How The Good Fight found clarity in chaos, and answers in absurdity

the good fight season 2 review essay diane lockhart christine baranski clarity chaos absurdity trump

The Good Fight’s title sequence is instructive. Set to a frantic score by David Buckley, it marries ordered elegance with violent disruption; a vase of flowers, phones, a gavel and so on all explode, their pieces scattered. A vibrant red claret from a shattering wine glass fills the screen, and dust and ash float across a dark background.

What it is, in effect, is a means to set the stage. It establishes chaos as the status quo. And then it begs the question: what next?

Where last year The Good Fight heralded a need to fight, it now turns to a different question: how can you fight? Again, the title sequence is instructive, having been fine tuned since last year; the television screens, added to the explosive line-up this season, juxtapose the absurdity of Putin’s overly macho image with the chilling horror of Charlottesville marchers. It’s a world where the awful and the absurd are so often the same; it’s a world ripped from the headlines, after all. As Diane Lockhart (The Good Fight’s inimitable lead, Christine Baranski) notes, “I used to laugh at the absurdity of the news. Now I’m all laughed out”.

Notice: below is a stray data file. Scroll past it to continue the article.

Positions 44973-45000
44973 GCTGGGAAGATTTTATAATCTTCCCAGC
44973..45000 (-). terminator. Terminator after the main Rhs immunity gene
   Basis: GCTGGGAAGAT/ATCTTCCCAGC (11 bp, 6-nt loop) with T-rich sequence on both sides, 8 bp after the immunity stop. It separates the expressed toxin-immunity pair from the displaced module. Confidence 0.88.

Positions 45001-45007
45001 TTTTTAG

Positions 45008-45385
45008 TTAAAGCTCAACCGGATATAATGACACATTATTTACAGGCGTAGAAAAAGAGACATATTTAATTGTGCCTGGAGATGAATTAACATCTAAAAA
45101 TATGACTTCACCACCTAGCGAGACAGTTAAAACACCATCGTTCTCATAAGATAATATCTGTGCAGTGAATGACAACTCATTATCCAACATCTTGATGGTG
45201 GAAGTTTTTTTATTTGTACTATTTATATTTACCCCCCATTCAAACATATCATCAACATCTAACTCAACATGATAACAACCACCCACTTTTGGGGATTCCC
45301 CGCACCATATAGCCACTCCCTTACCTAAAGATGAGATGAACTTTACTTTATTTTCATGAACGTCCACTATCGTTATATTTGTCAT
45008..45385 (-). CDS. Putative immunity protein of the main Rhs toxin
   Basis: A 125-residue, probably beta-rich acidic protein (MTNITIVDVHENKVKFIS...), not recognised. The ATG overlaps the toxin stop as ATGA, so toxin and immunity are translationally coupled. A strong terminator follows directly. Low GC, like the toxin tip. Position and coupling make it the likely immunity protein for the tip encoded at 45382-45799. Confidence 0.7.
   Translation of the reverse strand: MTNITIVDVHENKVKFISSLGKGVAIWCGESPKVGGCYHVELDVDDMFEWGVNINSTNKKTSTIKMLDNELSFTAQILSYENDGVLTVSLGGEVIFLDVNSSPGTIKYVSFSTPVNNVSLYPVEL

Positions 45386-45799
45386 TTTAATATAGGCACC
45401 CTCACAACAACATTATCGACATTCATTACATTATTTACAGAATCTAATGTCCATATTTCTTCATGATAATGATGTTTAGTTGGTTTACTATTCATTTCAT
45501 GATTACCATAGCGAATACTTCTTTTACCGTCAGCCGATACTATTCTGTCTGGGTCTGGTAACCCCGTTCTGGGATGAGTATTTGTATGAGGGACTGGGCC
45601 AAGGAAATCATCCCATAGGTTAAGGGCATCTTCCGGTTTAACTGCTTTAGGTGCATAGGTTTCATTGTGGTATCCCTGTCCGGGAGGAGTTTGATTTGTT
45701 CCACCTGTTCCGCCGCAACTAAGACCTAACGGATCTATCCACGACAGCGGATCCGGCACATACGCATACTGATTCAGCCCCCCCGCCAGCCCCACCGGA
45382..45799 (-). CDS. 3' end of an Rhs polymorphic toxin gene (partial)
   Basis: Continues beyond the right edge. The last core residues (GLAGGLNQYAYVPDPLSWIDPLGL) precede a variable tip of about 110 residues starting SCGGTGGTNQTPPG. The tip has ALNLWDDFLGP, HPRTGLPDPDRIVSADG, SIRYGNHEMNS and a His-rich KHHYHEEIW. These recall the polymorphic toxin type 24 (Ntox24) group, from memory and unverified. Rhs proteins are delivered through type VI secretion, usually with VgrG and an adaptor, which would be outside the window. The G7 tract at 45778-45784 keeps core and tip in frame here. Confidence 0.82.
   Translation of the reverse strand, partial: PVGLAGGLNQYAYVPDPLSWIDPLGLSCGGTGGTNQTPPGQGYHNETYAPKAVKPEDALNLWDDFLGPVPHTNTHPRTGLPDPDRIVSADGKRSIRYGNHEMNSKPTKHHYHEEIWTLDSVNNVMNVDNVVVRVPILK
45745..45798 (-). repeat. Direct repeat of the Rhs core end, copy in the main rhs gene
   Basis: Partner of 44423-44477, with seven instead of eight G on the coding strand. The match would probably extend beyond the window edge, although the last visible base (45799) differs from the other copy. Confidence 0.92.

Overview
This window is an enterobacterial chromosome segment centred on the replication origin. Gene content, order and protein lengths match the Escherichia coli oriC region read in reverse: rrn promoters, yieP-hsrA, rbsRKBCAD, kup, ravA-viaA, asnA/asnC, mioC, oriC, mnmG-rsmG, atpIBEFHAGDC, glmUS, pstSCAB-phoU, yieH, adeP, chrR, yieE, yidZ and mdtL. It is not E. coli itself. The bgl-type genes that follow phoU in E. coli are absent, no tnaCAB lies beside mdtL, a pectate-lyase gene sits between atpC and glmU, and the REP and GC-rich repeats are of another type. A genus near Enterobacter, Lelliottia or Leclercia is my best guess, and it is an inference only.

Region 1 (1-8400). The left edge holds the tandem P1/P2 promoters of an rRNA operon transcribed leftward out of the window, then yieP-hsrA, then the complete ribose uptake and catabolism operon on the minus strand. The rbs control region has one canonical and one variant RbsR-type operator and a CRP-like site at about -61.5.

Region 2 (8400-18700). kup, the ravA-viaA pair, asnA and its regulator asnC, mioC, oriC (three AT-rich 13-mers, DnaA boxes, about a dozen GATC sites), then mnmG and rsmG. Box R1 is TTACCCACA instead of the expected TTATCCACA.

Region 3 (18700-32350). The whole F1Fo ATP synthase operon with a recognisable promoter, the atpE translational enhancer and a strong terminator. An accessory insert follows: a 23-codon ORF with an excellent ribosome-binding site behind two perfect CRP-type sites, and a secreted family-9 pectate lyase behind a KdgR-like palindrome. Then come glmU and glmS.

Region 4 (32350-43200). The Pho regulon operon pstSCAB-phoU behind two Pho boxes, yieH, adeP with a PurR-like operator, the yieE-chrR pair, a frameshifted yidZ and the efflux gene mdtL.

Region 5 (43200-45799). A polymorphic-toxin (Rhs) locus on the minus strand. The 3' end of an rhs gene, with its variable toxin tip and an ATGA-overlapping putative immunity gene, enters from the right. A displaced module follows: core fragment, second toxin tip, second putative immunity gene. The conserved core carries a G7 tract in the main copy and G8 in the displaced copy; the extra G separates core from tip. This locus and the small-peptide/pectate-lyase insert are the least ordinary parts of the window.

I love love love The Good FightIt’s one of my favourite shows of the past two years; ahead of writing this article I spent a whole day rewatching episodes of season 2 and, while I normally hate binge-watching television, it was genuinely the most fun I’d had in ages.

The ending of this piece is perhaps a little weak; I think there’s a thread of connective tissue that I didn’t quite get right, which hampers that conclusion a little. A few days later I worked out how to fix it, though… and then promptly forget it, which is irritating.

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